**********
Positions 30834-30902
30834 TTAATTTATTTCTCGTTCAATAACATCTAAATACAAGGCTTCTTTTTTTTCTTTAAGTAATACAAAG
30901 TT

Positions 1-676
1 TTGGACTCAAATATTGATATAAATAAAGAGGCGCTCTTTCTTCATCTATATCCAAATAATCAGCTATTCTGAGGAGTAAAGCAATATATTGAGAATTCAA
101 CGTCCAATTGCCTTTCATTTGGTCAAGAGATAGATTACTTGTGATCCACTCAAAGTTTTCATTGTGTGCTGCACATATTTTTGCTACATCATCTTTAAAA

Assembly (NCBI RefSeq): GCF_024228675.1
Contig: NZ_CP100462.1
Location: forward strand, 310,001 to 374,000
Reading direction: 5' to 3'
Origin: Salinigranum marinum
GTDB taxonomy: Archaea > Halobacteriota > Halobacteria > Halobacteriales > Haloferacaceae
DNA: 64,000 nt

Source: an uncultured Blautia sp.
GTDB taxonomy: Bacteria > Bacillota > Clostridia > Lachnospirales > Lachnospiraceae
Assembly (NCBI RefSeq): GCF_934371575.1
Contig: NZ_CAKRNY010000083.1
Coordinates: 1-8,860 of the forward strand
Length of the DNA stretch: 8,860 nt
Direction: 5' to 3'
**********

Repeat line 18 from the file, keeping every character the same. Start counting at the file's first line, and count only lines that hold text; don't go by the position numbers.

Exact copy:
Coordinates: 1-8,860 of the forward strand